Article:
Just one question that was asked in the subject of Chanukah. We know that in Birkat Hamazon we mention Al Hanisim and Bime Matitya. So the question was, how come there is no insert for Chanukah in the Berachot of Me’en Shalosh (which is the Al Hamichya, and Al Hagefen etc.)? We do make an insertion for Pesach, for Succot, for Rosh Chodesh, and for Shabbat. So how come there is no insertion there for the holiday of Chanukah?
So in the Shut Minchat Ani (written by Rabbi Yaakov Ettlinger 1798-1871) a very beautiful explanation is given why we don’t insert in Me’en Shalosh. There is a Gemara in Berachot that talks about an abridged version of the Amidah. That version is called ‘Havinenu’. In that prayer it has the first three Berachot, the last three Berachot, and all the middle Berachot just have a one line mention. We don’t say Havinenu today, yet it was mentioned in the Gemara. That Gemara concludes that we don’t say Havinenu on Motzae Shabbat (Saturday nights), because we would have to insert ‘Ata Chonantanu’. Rabeinu Yona explains that we don’t want to insert Ata Chonantanu because people might then think that Ata Chonantanu deserves its own Beracha in the Amidah, and Ata Chonantanu is not its own Beracha. It’s part of ‘Ata Chonen La’adam Daat’, and as such, we should not confuse people into thinking that it deserves its own Beracha. Each line in Havinenu is representing another Beracha of the Amidah, so therefore you would have to skip Ata Chonantanu. Rabenu Yona is very clear about why we don’t say Havinenu on Motzae Shabbat.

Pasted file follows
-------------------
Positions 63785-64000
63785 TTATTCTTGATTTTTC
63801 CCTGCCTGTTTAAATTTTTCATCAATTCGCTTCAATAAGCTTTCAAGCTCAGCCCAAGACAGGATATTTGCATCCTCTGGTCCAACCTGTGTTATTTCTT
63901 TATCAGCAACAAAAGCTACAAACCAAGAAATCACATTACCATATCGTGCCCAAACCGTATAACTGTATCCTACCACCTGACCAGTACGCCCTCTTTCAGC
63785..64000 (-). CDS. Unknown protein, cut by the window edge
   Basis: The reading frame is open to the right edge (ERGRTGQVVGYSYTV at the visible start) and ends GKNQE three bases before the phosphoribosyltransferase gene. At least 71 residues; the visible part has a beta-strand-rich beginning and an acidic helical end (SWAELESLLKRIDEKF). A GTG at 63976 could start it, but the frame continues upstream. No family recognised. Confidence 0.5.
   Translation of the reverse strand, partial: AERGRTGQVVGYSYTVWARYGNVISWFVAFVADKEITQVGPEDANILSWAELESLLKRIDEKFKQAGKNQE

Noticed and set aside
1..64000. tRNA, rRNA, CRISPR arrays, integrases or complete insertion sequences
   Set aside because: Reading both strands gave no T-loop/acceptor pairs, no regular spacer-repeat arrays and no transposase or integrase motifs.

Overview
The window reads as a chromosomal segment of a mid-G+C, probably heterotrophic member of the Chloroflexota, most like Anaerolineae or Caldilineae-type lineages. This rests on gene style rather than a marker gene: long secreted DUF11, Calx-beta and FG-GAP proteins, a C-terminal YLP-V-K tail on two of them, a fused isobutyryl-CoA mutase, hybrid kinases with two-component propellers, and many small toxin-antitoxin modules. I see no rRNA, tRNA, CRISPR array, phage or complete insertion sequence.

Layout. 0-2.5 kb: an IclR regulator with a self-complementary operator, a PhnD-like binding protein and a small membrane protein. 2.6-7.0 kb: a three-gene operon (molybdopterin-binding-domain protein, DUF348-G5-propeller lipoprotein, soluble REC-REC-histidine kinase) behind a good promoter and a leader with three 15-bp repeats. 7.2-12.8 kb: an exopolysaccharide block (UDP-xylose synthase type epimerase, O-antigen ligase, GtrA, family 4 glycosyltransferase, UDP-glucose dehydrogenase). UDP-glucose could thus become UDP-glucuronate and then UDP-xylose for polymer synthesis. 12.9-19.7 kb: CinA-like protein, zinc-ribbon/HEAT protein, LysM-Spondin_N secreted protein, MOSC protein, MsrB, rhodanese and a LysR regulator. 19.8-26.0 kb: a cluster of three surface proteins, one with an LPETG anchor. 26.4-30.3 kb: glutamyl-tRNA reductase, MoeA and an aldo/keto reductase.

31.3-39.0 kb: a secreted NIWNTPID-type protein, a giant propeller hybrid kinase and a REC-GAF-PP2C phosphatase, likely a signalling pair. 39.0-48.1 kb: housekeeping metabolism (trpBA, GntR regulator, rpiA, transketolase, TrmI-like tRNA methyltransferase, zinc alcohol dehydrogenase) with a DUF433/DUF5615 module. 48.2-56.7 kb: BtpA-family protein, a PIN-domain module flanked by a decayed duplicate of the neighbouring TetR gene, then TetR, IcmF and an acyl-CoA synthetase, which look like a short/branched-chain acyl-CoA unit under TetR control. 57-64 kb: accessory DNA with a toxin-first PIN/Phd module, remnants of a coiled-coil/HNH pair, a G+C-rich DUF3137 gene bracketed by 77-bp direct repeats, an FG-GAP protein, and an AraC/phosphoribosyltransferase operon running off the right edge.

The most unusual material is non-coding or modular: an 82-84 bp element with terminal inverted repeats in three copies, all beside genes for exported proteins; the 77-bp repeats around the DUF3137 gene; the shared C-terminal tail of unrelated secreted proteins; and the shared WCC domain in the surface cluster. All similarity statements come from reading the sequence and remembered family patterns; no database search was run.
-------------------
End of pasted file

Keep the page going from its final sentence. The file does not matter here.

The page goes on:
The Minchat Ani says that Al Hanisim and Bime Matitya, when said in the Birkat Hamazon, is considered an insert. It is not a special Beracha in the Birkat Hamazon. But, if we would add an insert in the Beracha Me’en Shalosh, people might come to think that Al Hanisim and Bime Matitya deserve their own Beracha.
This forces us to question our prayers during Pesach, Shavuot and Succot. The Ya’ale Veyavo is said then and it is not considered a special blessing. Yet, we do insert for these holidays in the Me’en Shalosh. Why then is there no insert in Me’en Shalosh during Chanukah? The answer is that if you forget the Ya’ale Veyavo in the Birkat Hamazon, then there is a Beracha that you make after the Beracha of Bone Yerushalayim, which would be ‘Baruch Ata Hashem…. Shenatan Shabbatot Veyamim Tovim etc’. So since Pesach, Succot, and Shabbat do have a Beracha in the event that you missed it, it follows then that there is an insertion during these holidays. But, on Chanukah we read Al Hanisim which if forgotten has no Beracha in Birkat HaMazon at all, so we leave it out in the Me’en Shalosh.
This leads us to another question. The insert for Shabbat, and the insert for Yamim Tovim in Me’en Shalosh is said after ‘Ubnei Yerushalyim Ir Hakodesh’. However, if you look in Birkat HaMazon, the Ya’ale Veyavo and Ritze V’Chaliztenu are mentioned before Bone Yerushalayim. So the question is asked why do we insert after the Bone Yersuhalayim in Me’en Shalosh, if we insert before in the Birkat Hamazon? The answer is because each insertion is corresponding to a Beracha. If you miss Ya’ale VeYavo or Ritze V’Chaliztenu, you insert the Beracha only after Bone Yerushalayim. Therefore in Me’en Shalosh the insertion also comes after Bone Yerushalyim corresponding to where the Beracha would be in Birkat HaMazon.